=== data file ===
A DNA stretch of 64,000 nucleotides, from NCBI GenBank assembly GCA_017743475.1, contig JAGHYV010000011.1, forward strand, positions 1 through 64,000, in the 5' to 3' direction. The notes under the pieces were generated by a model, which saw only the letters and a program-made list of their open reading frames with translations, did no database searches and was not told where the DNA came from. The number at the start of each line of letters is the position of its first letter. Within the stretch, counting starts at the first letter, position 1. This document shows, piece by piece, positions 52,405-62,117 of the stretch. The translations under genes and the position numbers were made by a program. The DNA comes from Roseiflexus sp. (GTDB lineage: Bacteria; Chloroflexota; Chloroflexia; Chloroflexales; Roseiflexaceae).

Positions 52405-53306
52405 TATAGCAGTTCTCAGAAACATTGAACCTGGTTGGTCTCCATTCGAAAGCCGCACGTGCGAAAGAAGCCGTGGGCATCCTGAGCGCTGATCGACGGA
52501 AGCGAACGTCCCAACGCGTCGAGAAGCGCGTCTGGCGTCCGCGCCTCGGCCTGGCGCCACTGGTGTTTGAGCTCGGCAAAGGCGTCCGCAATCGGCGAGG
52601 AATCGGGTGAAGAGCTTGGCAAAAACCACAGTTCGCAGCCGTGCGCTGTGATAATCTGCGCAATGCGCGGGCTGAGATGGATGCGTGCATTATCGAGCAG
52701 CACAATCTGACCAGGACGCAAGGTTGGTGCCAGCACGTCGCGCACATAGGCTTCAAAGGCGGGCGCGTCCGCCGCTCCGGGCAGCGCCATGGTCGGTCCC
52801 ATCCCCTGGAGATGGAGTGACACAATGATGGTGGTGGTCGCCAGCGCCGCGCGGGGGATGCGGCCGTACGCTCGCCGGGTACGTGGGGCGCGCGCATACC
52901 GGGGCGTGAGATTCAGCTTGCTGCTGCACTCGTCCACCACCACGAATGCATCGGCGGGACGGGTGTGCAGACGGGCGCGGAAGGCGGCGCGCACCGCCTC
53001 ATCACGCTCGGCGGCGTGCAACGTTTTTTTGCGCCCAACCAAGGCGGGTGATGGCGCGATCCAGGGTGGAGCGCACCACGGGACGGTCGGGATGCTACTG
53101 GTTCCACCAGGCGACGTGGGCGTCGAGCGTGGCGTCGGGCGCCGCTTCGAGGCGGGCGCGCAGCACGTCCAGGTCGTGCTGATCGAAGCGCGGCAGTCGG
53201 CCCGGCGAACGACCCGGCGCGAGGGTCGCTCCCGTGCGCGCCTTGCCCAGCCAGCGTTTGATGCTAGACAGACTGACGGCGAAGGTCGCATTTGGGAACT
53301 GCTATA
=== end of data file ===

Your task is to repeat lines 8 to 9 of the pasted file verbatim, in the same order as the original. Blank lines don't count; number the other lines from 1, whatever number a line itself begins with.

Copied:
52901 GGGGCGTGAGATTCAGCTTGCTGCTGCACTCGTCCACCACCACGAATGCATCGGCGGGACGGGTGTGCAGACGGGCGCGGAAGGCGGCGCGCACCGCCTC
53001 ATCACGCTCGGCGGCGTGCAACGTTTTTTTGCGCCCAACCAAGGCGGGTGATGGCGCGATCCAGGGTGGAGCGCACCACGGGACGGTCGGGATGCTACTG